Role of airway epithelial cells in development of asthma and allergic rhinitis

Department of Pulmonary Medicine, Zhongshan Hospital, Fudan University, Shanghai 20032, China.
Respiratory Medicine (Impact Factor: 3.09). 08/2008; 102(7):949-55. DOI: 10.1016/j.rmed.2008.01.017
Source: PubMed


Asthma and allergic rhinitis frequently coexist in the same patient. There is a similarity and variation as well as potential relationship between asthma and allergic rhinitis. There is an increasing evidence to suggest a major involvement of airway epithelial cells in the pathogenesis of asthma and allergic rhinitis. The present review describes the importance of the airway epithelial cell in the development of allergic airway diseases, its role as the primary airway defense against exposure of the airway and lung to inflammatory stimuli and antigens and as an important player through activation of epithelial Toll-like receptors (TLRs) to provide an important link between innate immunity and allergic disease. Additionally, airway epithelial cells can act as inflammatory promoters capable of directing dendritic cells (DCs) towards a T helper 2 (Th2) response, and as active producers of several inflammatory/anti-inflammatory mediators. It is hypothesized that airway epithelial cells may play as both inflammatory initiator and immuno-pathological feedback regulation between allergic rhinitis and asthma via release of systemic inflammatory mediators. Thus, airway epithelial cells may be valuable therapeutic targets for discovery and development of new drugs and/or new therapeutic strategies to treat asthma and allergic rhinitis.

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Available from: Chunxue Bai, Oct 10, 2015
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    • "In the airways of asthma patients, exposure to allergens induces an increase in Th2 cell infiltration and Th2 cytokine expression [1]. Activated T cells have been implicated in asthma and physically interact with epithelial cells in the airway [2], [3]. As the first barrier to environmental pollutants and allergic stimuli, airway epithelial cells play an important role in driving the activation and differentiation of T cells in respiratory allergies [4], [5]. "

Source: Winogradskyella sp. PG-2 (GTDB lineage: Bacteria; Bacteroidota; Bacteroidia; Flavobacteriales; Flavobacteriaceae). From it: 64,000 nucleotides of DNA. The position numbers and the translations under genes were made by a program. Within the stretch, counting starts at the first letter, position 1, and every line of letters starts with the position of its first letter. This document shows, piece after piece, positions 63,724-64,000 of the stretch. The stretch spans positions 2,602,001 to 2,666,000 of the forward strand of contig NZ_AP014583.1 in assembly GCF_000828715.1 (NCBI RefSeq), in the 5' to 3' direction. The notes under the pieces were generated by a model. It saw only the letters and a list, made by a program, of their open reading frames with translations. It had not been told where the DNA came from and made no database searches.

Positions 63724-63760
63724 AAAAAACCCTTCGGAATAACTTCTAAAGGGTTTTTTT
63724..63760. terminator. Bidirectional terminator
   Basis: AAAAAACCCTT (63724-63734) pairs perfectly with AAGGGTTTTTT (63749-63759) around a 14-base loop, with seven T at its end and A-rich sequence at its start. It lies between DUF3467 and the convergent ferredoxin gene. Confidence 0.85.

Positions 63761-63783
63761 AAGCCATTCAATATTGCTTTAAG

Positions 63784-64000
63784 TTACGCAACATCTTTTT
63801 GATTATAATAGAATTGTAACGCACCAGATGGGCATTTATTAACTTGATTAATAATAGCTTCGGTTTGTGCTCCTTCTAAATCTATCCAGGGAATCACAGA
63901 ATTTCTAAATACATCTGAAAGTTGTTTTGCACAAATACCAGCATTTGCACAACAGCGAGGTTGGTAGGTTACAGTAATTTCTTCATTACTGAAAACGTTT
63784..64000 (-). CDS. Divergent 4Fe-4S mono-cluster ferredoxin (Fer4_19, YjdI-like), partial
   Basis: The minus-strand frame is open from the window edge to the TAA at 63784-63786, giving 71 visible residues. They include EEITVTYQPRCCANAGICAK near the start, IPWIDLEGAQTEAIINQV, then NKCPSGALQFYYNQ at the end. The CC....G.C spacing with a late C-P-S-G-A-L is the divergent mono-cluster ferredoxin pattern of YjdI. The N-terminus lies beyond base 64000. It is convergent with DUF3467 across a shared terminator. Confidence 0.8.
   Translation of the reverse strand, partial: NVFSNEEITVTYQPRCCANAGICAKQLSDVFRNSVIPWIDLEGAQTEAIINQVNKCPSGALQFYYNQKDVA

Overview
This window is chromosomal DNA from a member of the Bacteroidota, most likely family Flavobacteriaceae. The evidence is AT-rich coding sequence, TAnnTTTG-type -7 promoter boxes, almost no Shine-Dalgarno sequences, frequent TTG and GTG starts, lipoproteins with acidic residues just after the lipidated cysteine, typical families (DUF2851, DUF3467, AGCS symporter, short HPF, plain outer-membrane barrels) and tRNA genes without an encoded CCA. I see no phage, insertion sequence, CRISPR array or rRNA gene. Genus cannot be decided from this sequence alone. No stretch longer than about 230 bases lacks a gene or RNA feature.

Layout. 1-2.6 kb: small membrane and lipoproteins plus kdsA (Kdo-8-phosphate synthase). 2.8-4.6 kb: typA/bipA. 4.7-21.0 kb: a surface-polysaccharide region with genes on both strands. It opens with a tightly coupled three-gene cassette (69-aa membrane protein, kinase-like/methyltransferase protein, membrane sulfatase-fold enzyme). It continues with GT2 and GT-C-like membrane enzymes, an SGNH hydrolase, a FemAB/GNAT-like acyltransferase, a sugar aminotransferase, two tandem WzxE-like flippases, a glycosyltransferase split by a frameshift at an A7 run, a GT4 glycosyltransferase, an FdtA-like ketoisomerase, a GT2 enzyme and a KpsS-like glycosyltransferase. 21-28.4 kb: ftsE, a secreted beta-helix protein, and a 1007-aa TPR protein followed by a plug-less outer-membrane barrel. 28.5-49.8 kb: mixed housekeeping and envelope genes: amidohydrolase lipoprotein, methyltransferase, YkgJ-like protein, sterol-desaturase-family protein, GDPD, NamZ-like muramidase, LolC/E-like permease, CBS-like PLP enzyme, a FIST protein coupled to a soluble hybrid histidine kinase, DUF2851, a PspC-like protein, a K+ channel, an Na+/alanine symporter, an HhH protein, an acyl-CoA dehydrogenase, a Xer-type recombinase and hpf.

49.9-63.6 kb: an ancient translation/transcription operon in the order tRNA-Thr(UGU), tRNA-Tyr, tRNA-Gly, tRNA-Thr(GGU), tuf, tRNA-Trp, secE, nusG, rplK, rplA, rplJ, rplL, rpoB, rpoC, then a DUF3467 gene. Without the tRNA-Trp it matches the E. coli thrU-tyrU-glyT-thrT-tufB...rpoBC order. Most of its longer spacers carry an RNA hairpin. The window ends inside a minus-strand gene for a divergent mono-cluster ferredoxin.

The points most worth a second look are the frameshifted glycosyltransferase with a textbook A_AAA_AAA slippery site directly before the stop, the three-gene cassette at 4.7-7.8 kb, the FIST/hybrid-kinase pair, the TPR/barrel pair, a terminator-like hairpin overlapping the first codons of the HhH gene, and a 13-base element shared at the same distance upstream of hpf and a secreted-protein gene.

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    ABSTRACT: Airway epithelial cells have been demonstrated to be accessory antigen presentation cells (APC) capable of activating T cells and may play an important role in the development of allergic airway inflammation of asthma. In asthmatic airways, loss of expression of the adhesion molecule integrin β4 (ITGB4) and an increase in Th2 inflammation bias has been observed in our previous study. Given that ITGB4 is engaged in multiple signaling pathways, we studied whether disruption of ITGB4-mediated cell adhesion may contribute to the adaptive immune response of epithelial cells, including their ability to present antigens, induce the activate and differentiate of T cells. We silenced ITGB4 expression in bronchial epithelial cells with an effective siRNA vector and studied the effects of ITGB4 silencing on the antigen presentation ability of airway epithelial cells. T cell proliferation and cytokine production was investigated after co-culturing with ITGB4-silenced epithelial cells. Surface expression of B7 homologs and the major histocompatibility complex (MHC) class II was also detected after ITGB4 was silenced. Our results demonstrated that silencing of ITGB4 resulted in impaired antigen presentation processes and suppressed T cell proliferation. Meanwhile, decrease in Th1 cytokine production and increase in Th17 cytokine production was induced after co-culturing with ITGB4-silenced epithelial cells. Moreover, HLA-DR was decreased and the B7 homologs expression was different after ITGB4 silencing. Overall, this study suggested that downregulation of ITGB4 expression in airway epithelial cells could impair the antigen presentation ability of these cells, which further regulate airway inflammation reaction in allergic asthma.